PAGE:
In the culture warp that we have created however, congratulations can easily reach a din for a platoon commander heading to fight barbaric insurgents because we are focused more on his new ability to commandeer the supplies than the troops. It is unfortunately such a mindset that produces some of the hearty adulations that greet such appointments in our clime. With the stakes higher and a little more cash at our disposal, some of the effusive twitter mentions we saw yesterday will quite easily translate into bill boards and full page newspaper adverts like the kind taken out to congratulate delegates to the ongoing national conference.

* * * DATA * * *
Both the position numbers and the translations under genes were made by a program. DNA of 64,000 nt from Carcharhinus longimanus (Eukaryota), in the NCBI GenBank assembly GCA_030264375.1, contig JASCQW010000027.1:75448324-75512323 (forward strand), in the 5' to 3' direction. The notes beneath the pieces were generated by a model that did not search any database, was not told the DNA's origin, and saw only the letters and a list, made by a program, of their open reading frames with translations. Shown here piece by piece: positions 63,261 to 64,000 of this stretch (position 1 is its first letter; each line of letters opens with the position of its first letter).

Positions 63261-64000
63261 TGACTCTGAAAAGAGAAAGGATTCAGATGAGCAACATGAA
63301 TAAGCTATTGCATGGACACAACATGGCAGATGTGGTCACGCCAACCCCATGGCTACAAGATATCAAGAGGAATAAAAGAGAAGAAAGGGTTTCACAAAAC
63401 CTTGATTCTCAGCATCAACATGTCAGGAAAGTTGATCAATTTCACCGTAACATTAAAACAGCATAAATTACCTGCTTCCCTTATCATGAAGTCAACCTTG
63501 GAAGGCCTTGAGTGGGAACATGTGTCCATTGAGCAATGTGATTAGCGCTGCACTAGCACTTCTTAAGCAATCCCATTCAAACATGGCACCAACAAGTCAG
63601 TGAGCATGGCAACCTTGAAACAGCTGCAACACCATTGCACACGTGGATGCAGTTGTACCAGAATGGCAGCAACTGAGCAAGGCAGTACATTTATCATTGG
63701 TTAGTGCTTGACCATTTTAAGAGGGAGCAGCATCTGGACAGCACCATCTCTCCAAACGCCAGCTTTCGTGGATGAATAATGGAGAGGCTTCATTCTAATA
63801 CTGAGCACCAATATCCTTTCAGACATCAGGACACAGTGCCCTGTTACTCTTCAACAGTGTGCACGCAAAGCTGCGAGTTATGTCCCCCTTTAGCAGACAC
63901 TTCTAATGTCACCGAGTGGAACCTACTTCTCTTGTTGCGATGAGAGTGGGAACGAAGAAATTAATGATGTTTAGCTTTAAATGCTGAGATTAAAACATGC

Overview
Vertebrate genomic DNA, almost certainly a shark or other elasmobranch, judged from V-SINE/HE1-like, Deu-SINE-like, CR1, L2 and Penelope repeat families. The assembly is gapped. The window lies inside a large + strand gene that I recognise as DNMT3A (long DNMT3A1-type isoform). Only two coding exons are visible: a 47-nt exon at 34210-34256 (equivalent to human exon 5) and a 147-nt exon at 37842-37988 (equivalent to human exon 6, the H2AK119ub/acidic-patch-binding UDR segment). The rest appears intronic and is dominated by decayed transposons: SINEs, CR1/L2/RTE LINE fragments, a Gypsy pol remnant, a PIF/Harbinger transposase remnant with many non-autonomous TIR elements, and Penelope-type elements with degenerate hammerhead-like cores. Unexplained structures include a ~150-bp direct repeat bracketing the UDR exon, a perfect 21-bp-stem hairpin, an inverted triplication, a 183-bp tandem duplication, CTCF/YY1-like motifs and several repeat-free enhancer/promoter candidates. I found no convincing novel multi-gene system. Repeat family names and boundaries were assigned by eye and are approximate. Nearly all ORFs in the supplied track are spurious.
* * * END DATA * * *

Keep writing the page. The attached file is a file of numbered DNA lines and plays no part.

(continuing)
And so as Alkay becomes a proper rankadede, the event lends itself for use as an opportunity to reflect on the question of what it means to be given authority and to lead.
To start with, rankadade; more correctly rendered as ranka ya dade is a Hausa expression said exclusively to the wealthy and powerful. To observe its usage, especially the grovelling sycophancy with which the well-heeled are saluted with this expression, a person who speaks no Hausa would easily assume it was some adulation appropriate only for the accomplished. In reality, it translates ‘may you live long’. This usage inadvertently reflects the false dichotomy that we have created between the value of the rich man’s life and that of the poor. May the rich live long; and the poor? He may live.